It is the August bank holiday – and I think summer is over. I shed a tear, but I’m also pleased to be able to wear all my nice jumpers. Plus we’re going on holiday to France next weekend, so I can’t really complain.
It’s been a pretty good summer, with both my boyfriend and I starting new (better) jobs, getting a new house for October, and generally having a nice time. I have, of course, read a lot of books. Some good, some bad, and some that were somewhere in between…
I’m counting May as summer, as we had some really nice weather and I read quite a lot of books. First was The Helios Disaster by Linda Bostrom Knausgaard, which was sent to me by World Editions as part of their launch. I didn’t review this book as it was sent to me unsolicited, and I just did not get on with it – and yet I didn’t have enough to say about it to warrant a review. It was just an anomaly.
Next were some in-between-y books – not great but not terrible either. Hideous Creatures by S. E. Lister was one of the weirder books I’ve read, but not necessarily in a good way. It felt like maybe it was for younger readers? My review here.
2015 paperback edition
After that came Witches: James I and the English Witch Hunts by Tracey Borman (review here), which promised a lot more than it delivered. It was nevertheless very interesting and enjoyable – just not quite enough. I’d still like to read something about this weird phase of history, perhaps something that covers both the British and American witch hunts and trials. Recommendations welcome!
2014 edition (image: goodreads.com)
I read my first Penguin Little Black Classic this summer, which was very nice – I chose The Beautifull Cassandra by Jane Austen, and it was lovely, like a little dip into Austen’s world of society and social drama. Loved it.
Finally in May I read two history books, one of which was a bit meh, and one of which was unbelievably amazing. A-bit-meh was The Bride of Science by Benjamin Woolley, a book I had high expectations for. It is a biography of Ada Lovelace, who I had wanted to read about for some time. She was the daughter of Lord Byron and his wife Annabella Millbanke, which is interesting enough, but she was also one of the first ever computer programmers and worked with Charles Babbage on his difference engine. So should make for a great biography right? Uh, no. Benjamin Woolley manages to make the book entirely about the people around Ada rather than Ada herself, and I got tired of this quite quickly. Sigh. My review here.
2015 Pan paperback edition (image: goodreads.com)
But then came…. The Mighty Dead: Why Homer Matters by Adam Nicolson. I was in love. I had been waiting for this book my whole life. It is simply wonderful. Just read it. My waffling blog post here.
2015 William Collins paperback edition (image: goodreads.com)
First up in June was the first of Anjelica Huston’s two memoirs, A Story Lately Told. It has a beautiful cover and is a charming, funny, and very engaging book. I reviewed alongside the second volume, read later in the summer, so I’ll link to it then, later in this post. It’s a good summer read, quite easy-going and very likeable.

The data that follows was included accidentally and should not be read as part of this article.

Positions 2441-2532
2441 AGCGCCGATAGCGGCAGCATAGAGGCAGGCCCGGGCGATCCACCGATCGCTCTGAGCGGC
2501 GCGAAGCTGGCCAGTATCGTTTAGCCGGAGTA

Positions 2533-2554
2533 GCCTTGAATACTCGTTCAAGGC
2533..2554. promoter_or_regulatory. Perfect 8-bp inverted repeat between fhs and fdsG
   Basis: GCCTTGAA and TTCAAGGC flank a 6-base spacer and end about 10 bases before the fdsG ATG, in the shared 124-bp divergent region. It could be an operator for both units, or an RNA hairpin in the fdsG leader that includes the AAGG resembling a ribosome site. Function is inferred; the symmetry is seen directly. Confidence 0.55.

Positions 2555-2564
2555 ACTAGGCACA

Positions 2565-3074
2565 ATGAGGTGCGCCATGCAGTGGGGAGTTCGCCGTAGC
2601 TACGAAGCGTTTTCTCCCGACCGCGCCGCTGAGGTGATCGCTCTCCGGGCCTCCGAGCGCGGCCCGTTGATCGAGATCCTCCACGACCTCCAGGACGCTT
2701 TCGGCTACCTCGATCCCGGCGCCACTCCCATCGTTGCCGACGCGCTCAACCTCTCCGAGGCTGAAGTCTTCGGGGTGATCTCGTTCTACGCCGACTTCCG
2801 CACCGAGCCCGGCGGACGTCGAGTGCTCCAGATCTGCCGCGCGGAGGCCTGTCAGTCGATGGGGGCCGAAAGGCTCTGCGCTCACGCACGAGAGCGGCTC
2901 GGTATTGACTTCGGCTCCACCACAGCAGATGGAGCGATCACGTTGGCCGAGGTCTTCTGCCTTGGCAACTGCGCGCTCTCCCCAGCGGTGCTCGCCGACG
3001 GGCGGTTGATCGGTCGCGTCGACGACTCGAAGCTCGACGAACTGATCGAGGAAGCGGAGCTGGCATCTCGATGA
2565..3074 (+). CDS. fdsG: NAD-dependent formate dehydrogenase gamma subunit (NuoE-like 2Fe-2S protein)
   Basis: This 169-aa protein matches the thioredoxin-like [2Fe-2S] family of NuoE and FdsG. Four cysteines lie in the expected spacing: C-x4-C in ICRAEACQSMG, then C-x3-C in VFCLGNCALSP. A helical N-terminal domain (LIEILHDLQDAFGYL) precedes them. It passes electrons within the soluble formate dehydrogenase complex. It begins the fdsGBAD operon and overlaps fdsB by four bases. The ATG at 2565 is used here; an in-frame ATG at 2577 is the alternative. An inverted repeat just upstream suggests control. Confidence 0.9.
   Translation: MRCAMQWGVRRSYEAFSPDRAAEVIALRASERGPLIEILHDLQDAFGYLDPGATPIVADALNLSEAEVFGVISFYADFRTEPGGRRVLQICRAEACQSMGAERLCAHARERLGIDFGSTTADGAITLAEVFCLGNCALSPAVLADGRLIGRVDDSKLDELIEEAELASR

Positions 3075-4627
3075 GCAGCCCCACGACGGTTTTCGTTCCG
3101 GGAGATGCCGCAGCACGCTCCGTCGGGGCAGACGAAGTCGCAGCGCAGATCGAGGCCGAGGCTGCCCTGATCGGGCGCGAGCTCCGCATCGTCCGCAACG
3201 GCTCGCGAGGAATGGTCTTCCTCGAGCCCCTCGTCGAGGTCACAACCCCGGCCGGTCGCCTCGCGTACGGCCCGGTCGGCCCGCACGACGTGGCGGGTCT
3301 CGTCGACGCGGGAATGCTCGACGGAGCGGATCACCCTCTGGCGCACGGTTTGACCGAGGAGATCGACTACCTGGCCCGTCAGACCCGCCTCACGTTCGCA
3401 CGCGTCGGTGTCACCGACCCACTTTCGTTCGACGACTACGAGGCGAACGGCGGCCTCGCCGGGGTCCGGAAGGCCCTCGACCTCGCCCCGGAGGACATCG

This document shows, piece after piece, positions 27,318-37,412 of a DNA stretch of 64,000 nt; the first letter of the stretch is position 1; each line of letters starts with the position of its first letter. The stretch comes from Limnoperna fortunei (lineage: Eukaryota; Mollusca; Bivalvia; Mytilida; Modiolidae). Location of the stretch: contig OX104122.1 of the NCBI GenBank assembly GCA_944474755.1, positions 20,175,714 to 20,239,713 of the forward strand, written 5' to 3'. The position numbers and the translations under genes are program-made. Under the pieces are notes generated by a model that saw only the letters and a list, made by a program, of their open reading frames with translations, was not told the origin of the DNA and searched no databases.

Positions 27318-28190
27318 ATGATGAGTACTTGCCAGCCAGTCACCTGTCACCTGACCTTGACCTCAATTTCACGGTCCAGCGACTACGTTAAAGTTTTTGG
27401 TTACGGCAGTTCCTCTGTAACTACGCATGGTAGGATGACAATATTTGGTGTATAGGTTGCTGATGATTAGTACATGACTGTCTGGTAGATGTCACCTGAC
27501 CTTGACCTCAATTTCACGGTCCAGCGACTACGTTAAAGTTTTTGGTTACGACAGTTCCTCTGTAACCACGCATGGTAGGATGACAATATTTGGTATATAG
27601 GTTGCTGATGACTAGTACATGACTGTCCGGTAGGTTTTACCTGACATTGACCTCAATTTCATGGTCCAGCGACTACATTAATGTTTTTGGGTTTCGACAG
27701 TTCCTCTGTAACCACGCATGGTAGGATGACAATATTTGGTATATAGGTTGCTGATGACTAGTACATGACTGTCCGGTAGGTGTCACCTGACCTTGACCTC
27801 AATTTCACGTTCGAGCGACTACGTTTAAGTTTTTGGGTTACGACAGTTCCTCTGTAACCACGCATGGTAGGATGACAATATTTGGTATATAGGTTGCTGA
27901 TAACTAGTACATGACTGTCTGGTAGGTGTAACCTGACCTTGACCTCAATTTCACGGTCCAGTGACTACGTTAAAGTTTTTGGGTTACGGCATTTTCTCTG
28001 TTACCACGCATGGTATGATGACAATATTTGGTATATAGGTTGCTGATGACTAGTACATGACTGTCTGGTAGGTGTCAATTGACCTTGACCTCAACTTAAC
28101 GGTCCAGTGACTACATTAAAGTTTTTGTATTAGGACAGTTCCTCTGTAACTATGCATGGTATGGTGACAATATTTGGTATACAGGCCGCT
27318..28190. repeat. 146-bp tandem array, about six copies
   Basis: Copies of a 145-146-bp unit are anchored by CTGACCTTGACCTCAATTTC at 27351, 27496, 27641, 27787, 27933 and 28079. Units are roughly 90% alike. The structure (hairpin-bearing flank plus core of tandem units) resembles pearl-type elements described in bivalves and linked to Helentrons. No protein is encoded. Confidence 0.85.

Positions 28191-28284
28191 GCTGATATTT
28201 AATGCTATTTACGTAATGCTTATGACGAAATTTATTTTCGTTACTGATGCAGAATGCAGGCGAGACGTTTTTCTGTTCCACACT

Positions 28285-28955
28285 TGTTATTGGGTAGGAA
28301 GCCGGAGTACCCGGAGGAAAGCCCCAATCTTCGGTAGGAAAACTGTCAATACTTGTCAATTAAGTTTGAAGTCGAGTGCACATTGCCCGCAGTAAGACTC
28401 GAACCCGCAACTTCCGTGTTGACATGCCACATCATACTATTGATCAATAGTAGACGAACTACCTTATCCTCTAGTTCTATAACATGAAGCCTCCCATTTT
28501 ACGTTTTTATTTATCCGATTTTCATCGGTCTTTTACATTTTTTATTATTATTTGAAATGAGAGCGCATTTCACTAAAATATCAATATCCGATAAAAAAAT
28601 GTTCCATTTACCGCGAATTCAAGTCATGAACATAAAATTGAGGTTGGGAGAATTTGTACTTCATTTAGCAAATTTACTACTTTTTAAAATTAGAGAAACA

Now, I quite often take the time to explore the Recommendations section of GoodReads, as the sheer quantity of stuff on there means that it usually throws up something good, or at least unexpected. My next read was both of these things, and was discovered in said Recommendations section. Forgotten Fatherland tells the story of Elisabeth Nietzsche, sister of the famous philosopher and completely bonkers. She was a complete racist and, with her equally mad racist husband, set up an Aryan colony in Paraguay which they named Nueva Germania. Really. Suffice to say I loved this book. My review here.
2013 Bloomsbury paperback edition
And next came… oh dear… the book that people will not stop talking about, for better or for worse… A Little Life by Hanya Yanagihara. I thought I would absolutely love it, and while I did love some parts of it, I really didn’t love others. Now that some time has passed and I’ve read other reviews etc, my feelings about it are the same really – I’m glad I read it, but I didn’t really enjoy it, and I’m not going to rave about it as one of the best books ever, which is the way that most people seem to feel about it. There are sad books, and then are just unnecessarily traumatising voyages into misery. Sorry. My post here.
Picador (UK) cover, 2015. (image: goodreads.com)
Unsurprisingly I needed some light relief after all that trauma, so I read Watch Me by Anjelica Huston, the second instalment of her memoir. I loved this – well written and structured, genuinely interesting, and very charming and enjoyable. My blog post here covers this and the first volume, mentioned earlier.
And then, the last four books I read, which I have blogged about more recently: The Last Asylum by Barbara Taylor, which I loved and spoke about here in my first booktube post….
Hamish Hamilton 2014 edition (image: goodreads.com)
Then it was Confronting the Classics by Mary Beard, which was good but not excellent;
The Sense of an Elephant came next, which was a quirky mystery that I got on with quite well;
and most recently Hangsaman by Shirley Jackson, reviewed here, which was really weird and really good. I wil definitely be reading more Shirley Jackson!
2013 PMC edition (image: goodreads.com)
And of course there was the book blogger/booktube meet-up back in July, which was a fantastic day. I finally met Kirsty of The Literary Sisters, as well as lots of other lovely bloggers. We did a bookshop crawl (and I bought some books, big surprise), and had a fab day out in London. It was a bit of an adventure, and something I would definitely do again. My post about it here; this is Kirsty’s video; and posts/videos from Katie, Jordan, and Stevie. And here is Stevie’s great photo of us all, tweeted by Jen Campbell:
So not a bad summer!!
How was your summer??